The Camera Doesn't Lie
If you plan on speaking, presenting, or pitching this year, here's a suggestion—resolve to put yourself on camera to improve your presentation skills. I've been thinking about this topic because on Jan. 6 the massive annual International Consumer Electronics Show (CES) kicks off in Las Vegas. In addition to keynotes from Cisco's (CSCO) John Chambers, Microsoft's (MSFT) Bill Gates, and Dell's (DELL) Michael Dell, there will be dozens of speakers for companies displaying or introducing new products.
I've helped prepare chief executives for their CES keynotes before, so I'm familiar with speakers who dazzle the audience made up of analysts, media, and consumers. Unfortunately, many speakers leave their audience bored and eager to head out the door. There's so much to see at CES (and yes, so many parties to attend), that if a speaker doesn't hold the audience's attention in the first two minutes, there's a stampede toward the nearest exit. It's a real test of a speaker's ability to captivate an audience.
The amount of money companies spend on the audio/video for these presentations is staggering. It can go from $80,000 to $100,000 and higher just for the promotional video, slide show, and customized lighting. And that's money the secondary companies spend. Major keynotes can run much more.
Regardless of the amount spent, most speakers who fall flat do so for one reason: They don't rehearse. The most exciting speakers—those who are hailed in the press the following day—are those who spend a lot of time rehearsing their presentation on camera. When I review video of an executive presentation with a client, here are eight of the things we look for, issues that can be corrected or improved the next time around:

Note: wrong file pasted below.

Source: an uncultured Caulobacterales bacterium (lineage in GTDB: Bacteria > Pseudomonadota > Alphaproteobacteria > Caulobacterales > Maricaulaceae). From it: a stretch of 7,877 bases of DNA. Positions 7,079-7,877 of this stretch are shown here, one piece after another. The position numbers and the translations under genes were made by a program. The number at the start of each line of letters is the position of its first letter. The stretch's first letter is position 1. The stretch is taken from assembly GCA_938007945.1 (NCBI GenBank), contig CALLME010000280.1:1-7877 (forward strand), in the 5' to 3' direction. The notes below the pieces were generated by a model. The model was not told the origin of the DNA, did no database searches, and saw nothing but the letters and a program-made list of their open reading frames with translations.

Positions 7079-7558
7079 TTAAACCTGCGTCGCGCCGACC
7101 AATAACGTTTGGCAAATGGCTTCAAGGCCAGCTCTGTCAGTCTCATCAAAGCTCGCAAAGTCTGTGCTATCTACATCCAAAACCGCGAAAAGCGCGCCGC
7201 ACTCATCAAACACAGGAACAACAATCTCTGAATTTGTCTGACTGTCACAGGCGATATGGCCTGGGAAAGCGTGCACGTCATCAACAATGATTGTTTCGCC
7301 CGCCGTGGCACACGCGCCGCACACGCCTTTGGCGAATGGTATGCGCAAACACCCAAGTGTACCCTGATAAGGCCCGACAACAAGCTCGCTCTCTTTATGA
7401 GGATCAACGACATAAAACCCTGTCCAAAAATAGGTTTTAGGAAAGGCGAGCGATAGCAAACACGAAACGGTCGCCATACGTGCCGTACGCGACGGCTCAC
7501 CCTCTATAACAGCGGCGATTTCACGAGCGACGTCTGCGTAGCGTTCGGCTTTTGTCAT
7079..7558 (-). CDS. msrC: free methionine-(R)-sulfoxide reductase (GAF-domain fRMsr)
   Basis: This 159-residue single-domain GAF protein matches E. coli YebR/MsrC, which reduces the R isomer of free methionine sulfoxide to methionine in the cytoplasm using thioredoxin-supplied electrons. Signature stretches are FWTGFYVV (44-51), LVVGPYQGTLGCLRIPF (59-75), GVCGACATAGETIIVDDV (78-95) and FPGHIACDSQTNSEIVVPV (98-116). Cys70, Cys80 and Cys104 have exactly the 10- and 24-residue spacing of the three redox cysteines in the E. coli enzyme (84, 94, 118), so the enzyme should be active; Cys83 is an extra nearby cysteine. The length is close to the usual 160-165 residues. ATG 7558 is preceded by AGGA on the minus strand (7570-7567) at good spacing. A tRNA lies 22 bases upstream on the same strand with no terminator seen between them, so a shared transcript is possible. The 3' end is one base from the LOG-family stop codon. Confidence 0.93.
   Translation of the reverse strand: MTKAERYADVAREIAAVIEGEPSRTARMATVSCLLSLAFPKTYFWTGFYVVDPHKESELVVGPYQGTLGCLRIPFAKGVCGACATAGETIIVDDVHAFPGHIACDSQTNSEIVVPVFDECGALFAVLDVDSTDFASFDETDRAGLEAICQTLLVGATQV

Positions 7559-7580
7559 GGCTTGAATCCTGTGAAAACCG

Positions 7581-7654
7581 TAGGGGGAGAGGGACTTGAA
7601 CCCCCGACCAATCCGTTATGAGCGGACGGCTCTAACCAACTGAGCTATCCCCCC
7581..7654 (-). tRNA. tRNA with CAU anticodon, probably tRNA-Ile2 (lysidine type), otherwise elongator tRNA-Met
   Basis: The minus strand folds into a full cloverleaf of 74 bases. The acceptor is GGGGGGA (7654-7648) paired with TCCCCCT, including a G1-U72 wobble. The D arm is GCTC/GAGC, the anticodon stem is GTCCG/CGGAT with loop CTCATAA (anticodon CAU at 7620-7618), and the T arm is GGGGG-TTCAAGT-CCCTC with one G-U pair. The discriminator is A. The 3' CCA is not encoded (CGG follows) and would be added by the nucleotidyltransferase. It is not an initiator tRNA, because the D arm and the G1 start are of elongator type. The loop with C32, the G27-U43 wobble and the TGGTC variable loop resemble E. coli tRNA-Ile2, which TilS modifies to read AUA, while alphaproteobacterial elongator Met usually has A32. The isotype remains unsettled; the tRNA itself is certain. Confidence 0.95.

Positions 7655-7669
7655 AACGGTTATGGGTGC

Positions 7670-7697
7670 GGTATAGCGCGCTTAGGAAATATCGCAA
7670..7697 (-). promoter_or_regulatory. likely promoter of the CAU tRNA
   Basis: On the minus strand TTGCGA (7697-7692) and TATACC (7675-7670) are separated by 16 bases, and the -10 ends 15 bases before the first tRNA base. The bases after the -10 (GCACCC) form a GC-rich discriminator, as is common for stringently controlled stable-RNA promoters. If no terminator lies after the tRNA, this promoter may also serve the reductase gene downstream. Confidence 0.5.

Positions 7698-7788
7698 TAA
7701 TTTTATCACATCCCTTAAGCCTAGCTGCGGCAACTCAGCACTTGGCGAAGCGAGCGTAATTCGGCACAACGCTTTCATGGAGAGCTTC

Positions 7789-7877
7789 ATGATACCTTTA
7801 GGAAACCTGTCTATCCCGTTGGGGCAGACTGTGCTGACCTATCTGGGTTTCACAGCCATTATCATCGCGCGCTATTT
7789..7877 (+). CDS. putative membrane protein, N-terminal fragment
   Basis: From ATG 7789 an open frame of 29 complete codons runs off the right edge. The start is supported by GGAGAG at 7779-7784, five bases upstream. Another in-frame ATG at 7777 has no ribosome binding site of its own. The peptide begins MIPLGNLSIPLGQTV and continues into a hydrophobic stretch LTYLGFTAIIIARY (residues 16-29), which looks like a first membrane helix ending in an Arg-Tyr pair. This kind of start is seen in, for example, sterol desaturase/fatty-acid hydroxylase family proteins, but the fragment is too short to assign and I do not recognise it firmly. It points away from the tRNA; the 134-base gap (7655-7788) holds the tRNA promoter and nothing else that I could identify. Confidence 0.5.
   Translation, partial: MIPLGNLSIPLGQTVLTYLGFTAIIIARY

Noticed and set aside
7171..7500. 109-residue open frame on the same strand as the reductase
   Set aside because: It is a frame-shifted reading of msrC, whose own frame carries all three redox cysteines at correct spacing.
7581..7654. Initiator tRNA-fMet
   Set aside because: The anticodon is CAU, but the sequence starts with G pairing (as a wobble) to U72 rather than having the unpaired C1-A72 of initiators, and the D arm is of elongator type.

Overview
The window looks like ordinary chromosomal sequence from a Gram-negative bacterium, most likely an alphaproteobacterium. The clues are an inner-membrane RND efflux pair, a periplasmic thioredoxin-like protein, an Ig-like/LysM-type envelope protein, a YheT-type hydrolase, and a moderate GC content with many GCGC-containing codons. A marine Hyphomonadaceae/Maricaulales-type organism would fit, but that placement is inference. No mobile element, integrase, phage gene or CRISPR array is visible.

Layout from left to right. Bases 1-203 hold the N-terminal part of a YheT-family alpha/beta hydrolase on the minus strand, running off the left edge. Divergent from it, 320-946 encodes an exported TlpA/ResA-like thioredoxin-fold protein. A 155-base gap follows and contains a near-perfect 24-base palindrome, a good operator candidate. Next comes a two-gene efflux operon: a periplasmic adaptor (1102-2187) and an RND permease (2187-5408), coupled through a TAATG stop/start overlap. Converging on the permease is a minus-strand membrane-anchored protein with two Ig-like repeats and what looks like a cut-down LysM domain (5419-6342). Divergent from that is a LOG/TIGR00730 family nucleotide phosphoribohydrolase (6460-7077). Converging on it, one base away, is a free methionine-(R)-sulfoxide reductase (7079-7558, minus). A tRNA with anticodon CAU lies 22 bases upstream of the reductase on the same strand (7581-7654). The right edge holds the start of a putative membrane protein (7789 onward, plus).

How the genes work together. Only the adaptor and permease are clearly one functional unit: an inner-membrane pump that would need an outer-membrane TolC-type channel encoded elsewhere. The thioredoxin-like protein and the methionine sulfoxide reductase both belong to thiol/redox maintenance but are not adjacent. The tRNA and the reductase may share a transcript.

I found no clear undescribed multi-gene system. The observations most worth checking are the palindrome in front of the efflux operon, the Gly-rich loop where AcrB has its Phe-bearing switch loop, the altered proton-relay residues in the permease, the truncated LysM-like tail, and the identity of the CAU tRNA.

Listeners make up their minds about a speaker in the first 30 to 90 seconds of a presentation, which means you have less than two minutes to make a lasting first impression. All too often, speakers begin with a slide titled "About us." Well, it's not about you. It's about the audience. What are they going to get out of the presentation? Why should they spend the next 45 minutes of their time listening to you? I prefer to hear speakers start with the end in mind. If a speaker's product is going to change the world, advance an industry, or improve my life (or the lives of my customers), then hit me over the head with it right out of the gate.
Research shows that our attention span drops dramatically after approximately 18 minutes. Fifteen to 18 minutes is what I call the "window of impact" to get your message across. This is one of the reasons why we don't save the hook for the middle or the end of a presentation. Ideal presentations for new product announcements or sales pitches should be scheduled to last no more than 20 minutes with additional time for Q&A. If your announcement needs to run longer for whatever reason, then break it up after 10 or 15 minutes. Show a piece of video, hold a demonstration, or introduce another speaker who will discuss another aspect of the product. Break up the monotony so your audience doesn't get bored. Shorter really is stronger.
I once worked with a pre-initial-public-offering company whose CEO was prepared to speak to investors for more than one hour. We cut down his presentation to 20 minutes (see BusinessWeek.com, 9/12/06, "Grab Your Audience Fast"). Investors were floored, and the company went on to complete a successful IPO a short time later. The CEO was impressed with just how much he could cut out of a presentation while retaining its pizzazz.